YouTube starts verifying health workers in the UK –

YouTube has launched a verification system for healthcare workers in the UK as it battles disinformation online.
In 2022, health videos were viewed more than three billion times in the UK alone on the video-sharing platform.
Doctors, nurses and psychologists have been applying for the scheme since June and must meet rigorous criteria set by the tech giant to be eligible.
Successful applicants will have a badge under their name identifying them as a genuine, licensed healthcare worker.
But YouTubers have warned the system is only meant for education purposes, not to replace medical advice from your GP.
Vishaal Virani, who leads health content for YouTube, said it was important simply due to the sheer number of people accessing healthcare information on the video-sharing platform.
"Whether we like it or not, whether we want it or not, whether the health industry is pushing for it or not, people are accessing health information online," he told the BBC.
"We need to do as good a job as possible to bring rigour to the content that they are subsequently consuming when they do start their care journey online.
"We want to create an environment where those who are experts, who are authorities, are able to elevate the content that they are creating."
"I think the reason why it's such a great thing is you just have time to tackle some tricky topics and conversations," said Dr Simi Adedeji, a YouTuber who focuses on skin health and women's health.
"I'm able to talk about some of the embarrassing topics that women are often too embarrassed to talk about, that sometimes they were too embarrassed to even bring up in a consultation with their doctor.
"Being able to create content like this makes it really accessible for the audience, and helps in terms of reducing the health anxiety that people might sometimes have, because they're able to have some information that's digestible in easy, understandable language."
As a practicing doctor in the UK, who has been validated on YouTube as part of the programme, she said the system allowed people to make judgements on the trustworthiness of health videos.
But she warned her content, and the validation tag, were "absolutely not" intended to replace seeing a medical professional.
"There's a difference between giving medical education – which is what we're doing – and giving medical advice – which we don't do," she said.
"It's about giving medical information so that the audience feels empowered and can then go and see their doctor.
"This is very much complementary, it does not replace your consultation with your doctor."
Now when people search for a health topic on YouTube, the top of the search results will first show a "health shelf" – a list of videos – which is explicitly labelled to be from health sources.
The videos which populate that list will be those from authoritative sources which have been validated by YouTube.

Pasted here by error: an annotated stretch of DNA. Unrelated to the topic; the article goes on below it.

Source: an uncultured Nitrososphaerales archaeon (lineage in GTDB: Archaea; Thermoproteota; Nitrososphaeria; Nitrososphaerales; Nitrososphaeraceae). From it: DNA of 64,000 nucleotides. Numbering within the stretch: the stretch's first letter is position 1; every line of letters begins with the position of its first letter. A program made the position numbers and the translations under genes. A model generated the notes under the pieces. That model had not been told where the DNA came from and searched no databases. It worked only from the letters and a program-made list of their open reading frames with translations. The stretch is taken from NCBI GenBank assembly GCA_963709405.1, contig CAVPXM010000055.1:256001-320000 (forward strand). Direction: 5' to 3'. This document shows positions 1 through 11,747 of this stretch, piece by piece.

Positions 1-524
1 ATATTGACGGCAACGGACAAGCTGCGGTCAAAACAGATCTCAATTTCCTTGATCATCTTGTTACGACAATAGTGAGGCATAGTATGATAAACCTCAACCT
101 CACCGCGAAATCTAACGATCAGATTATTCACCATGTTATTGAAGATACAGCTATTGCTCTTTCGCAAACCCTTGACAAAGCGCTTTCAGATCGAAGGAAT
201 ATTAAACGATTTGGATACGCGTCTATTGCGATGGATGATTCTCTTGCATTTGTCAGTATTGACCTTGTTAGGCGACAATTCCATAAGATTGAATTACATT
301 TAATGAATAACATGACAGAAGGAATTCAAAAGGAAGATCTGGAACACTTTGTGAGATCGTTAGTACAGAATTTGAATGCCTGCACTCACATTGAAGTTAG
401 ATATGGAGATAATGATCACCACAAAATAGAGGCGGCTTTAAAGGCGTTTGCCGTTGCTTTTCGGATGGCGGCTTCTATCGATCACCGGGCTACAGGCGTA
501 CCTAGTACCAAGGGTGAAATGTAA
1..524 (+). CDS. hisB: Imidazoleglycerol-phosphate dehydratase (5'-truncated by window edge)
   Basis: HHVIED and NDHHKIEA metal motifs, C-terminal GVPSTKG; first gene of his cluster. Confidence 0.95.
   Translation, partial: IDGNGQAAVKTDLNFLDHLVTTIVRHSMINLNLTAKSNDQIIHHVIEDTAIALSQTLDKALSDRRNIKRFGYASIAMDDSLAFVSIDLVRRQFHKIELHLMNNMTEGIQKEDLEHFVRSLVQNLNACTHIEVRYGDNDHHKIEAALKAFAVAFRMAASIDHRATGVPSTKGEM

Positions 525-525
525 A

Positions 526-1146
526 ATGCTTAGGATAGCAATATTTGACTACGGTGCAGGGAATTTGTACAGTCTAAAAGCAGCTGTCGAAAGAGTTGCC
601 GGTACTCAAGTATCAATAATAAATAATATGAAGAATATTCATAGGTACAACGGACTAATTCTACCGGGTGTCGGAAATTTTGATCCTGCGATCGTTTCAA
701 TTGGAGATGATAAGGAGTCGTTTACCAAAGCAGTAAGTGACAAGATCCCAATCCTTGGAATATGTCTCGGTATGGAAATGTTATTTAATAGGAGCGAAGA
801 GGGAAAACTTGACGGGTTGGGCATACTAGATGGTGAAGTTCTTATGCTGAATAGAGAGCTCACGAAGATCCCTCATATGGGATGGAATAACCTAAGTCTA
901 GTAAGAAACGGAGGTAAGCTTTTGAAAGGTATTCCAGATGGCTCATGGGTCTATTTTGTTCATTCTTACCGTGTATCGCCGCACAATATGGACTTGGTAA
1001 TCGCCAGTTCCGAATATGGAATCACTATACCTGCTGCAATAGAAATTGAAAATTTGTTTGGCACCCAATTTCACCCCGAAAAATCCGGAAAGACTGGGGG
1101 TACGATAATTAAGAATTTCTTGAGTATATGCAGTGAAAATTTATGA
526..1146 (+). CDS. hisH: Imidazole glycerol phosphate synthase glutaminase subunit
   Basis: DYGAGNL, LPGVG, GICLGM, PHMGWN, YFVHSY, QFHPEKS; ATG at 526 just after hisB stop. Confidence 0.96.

It is the latest move from the tech giant as it fights against false information in videos, particularly around health.
It comes two years after the firm announced a total ban on disinformation about vaccinations, the end result of months of criticism it faced for an inability to handle disinformation around the Covid-19 vaccination.
And research published in the BMJ in 2022 found that 11% of YouTube's most viewed videos about the vaccine contradicted the World Health Organisation or the US Centers for Disease Control and Prevention.
Mr Virani told the BBC healthcare professionals were validated through a "multi-step process" based on collaboration with the Academy of Medical Royal Colleges (AoMRC) and the NHS, along with other stakeholders such as the Royal College of Nursing.
The YouTubers must have an active medical licence, and they cannot have posted any videos in the past containing disinformation.
YouTubers who break the rules could potentially lose their validation status, or even their YouTube account altogether if it is particularly egregious.
And Alastair Henderson, former chief executive of the AoMRC, explained things could be even worse than that if validated users deliberately provide misinformation.
"There is potential that with their individual professional regulator this would be an issue," he said.
"We've talked to regulators about this – being deceptive or providing false information would breach the expectations of the General Medical Council or Nursing Council."
And he said he hoped other social media companies would be inspired to take up similar practices.
"I would certainly hope that others will follow and I would assume if it's clear that this is successful and popular and the YouTube platform is recognised as high quality and impactful, others might want to do that too… but we are not in a position to force them."
The BBC has approached Meta and TikTok to ask if they plan to bring similar verification to their platforms.
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